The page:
The Red Cross offers recommendations for stocking a first aid kit, but there’s more to a medical than bandages, antiseptic and gauze, says Schlegelmilch. “Think about the medical requirements your family has right now and plan accordingly."
Schlegelmilch recommends keeping an advance supply of prescription medications, medical devices such as insulin or asthma supplies or oxygen concentrators. “If you can’t get an advanced supply, your first aid kit should include a printed list of your family’s medical requirements, health insurance and healthcare providers.”
Schlegelmilch also recommends planning for 72 hours off the grid, which is how long it could take the Federal government to reach your community, declare a disaster and mobilize resources, he says.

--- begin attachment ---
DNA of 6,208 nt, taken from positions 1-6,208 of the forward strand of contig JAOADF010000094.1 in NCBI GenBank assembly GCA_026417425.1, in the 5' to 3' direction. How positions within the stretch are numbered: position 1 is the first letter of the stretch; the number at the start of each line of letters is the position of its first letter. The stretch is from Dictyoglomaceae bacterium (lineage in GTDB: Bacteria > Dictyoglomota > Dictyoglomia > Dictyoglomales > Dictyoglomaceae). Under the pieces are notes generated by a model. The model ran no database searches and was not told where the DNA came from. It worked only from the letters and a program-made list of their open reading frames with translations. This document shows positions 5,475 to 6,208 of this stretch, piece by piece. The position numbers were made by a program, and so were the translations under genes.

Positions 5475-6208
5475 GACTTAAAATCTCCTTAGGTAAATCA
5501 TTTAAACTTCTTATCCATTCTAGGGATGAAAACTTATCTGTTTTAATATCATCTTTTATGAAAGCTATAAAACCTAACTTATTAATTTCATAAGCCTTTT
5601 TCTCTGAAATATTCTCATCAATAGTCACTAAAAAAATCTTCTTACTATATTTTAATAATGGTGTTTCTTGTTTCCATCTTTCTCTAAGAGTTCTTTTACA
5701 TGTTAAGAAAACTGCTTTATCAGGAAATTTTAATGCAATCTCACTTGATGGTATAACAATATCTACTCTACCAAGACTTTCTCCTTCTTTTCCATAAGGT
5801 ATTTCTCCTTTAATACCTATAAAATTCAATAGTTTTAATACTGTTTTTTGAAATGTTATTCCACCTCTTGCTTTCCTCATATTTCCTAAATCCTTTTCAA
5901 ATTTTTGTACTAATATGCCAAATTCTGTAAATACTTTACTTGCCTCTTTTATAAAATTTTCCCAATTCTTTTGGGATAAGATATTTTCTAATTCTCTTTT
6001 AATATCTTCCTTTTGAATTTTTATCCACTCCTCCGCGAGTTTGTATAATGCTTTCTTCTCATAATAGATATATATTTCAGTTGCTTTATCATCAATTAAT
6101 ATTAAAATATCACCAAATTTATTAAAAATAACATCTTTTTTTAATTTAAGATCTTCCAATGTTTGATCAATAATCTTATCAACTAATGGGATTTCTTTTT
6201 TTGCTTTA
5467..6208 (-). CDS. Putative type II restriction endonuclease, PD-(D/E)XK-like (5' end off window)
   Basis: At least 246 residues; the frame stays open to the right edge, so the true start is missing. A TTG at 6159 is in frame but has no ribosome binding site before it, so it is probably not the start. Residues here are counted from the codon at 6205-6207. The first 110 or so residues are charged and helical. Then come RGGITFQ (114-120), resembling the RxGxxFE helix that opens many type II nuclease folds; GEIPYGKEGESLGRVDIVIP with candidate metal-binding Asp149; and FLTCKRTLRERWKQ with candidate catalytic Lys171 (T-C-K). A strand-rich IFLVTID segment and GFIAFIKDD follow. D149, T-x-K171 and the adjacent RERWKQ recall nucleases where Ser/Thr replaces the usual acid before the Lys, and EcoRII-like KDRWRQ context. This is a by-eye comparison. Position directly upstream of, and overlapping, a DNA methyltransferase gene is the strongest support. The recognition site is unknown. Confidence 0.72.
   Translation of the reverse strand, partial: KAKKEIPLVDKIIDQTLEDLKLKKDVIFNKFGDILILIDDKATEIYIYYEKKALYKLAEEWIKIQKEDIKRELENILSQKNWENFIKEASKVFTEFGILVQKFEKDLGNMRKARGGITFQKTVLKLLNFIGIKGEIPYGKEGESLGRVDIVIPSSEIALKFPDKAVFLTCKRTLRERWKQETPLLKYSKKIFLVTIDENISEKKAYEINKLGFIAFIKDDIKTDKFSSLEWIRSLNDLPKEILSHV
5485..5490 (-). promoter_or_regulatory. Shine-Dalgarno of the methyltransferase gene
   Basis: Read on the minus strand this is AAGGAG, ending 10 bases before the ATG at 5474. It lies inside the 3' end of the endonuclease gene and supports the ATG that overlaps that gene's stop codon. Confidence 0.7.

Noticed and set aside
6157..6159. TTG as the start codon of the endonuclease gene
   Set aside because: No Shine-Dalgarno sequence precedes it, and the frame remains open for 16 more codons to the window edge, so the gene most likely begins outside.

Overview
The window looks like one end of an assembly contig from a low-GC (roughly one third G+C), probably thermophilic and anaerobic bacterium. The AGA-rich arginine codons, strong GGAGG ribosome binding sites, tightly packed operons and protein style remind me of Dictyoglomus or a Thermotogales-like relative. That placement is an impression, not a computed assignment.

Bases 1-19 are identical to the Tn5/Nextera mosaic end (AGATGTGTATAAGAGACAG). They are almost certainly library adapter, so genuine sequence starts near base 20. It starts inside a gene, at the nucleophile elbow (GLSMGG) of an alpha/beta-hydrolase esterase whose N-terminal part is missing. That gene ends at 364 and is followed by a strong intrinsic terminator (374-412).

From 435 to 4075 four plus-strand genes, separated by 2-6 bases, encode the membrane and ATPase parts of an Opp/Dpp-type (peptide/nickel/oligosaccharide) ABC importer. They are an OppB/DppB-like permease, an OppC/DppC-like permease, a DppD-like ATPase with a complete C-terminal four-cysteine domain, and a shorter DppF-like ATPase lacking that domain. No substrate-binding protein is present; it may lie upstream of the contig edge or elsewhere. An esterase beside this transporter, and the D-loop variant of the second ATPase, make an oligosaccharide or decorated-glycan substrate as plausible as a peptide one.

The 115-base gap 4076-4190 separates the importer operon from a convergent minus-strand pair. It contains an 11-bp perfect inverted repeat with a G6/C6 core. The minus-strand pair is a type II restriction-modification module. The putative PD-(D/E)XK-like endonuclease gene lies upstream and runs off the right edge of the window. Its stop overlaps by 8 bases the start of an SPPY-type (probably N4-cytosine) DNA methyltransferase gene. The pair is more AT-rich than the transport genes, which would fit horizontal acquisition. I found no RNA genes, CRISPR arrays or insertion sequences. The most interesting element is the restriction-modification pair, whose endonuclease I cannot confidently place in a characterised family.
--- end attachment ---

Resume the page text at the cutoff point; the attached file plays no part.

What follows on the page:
“Most of the time, they’re able to reach you in less time, but it could take longer, as it did in Superstorm Sandy and Hurricane Katrina,” he says. “In rural areas, it could take even longer to restore power and other services.
”Stock enough non-perishable foods to feed your family for three days, plus one gallon of water per person per day," says Schlegelmilch. Replace stored water — which can grow bacteria — every six months.
If ATMs and card readers are down, you may need cash, too. The less prepared you are, the more cash you are likely to need. And remember that small bills may come in handy in an emergency.
According to a study conducted by the Associated Press using U.S. Energy Department Data, it took 13 days to restore power to 95 percent of customers in New York after Superstorm Sandy. After Hurricane Katrina: 23 days to restore power to 95 percent of customers.
Ask yourself one question, Schlegelmilch says: What is necessary, beyond creature comforts? Then make a list of what you have or need, such as:
If you’re considering buying a backup generator, stationary generators must be installed by a professional and are the most expensive — expect to spend $5,000 to $10,000, according to Consumer Reports’ Generator Buying Guide. Portable generators cost $400 to $1,000.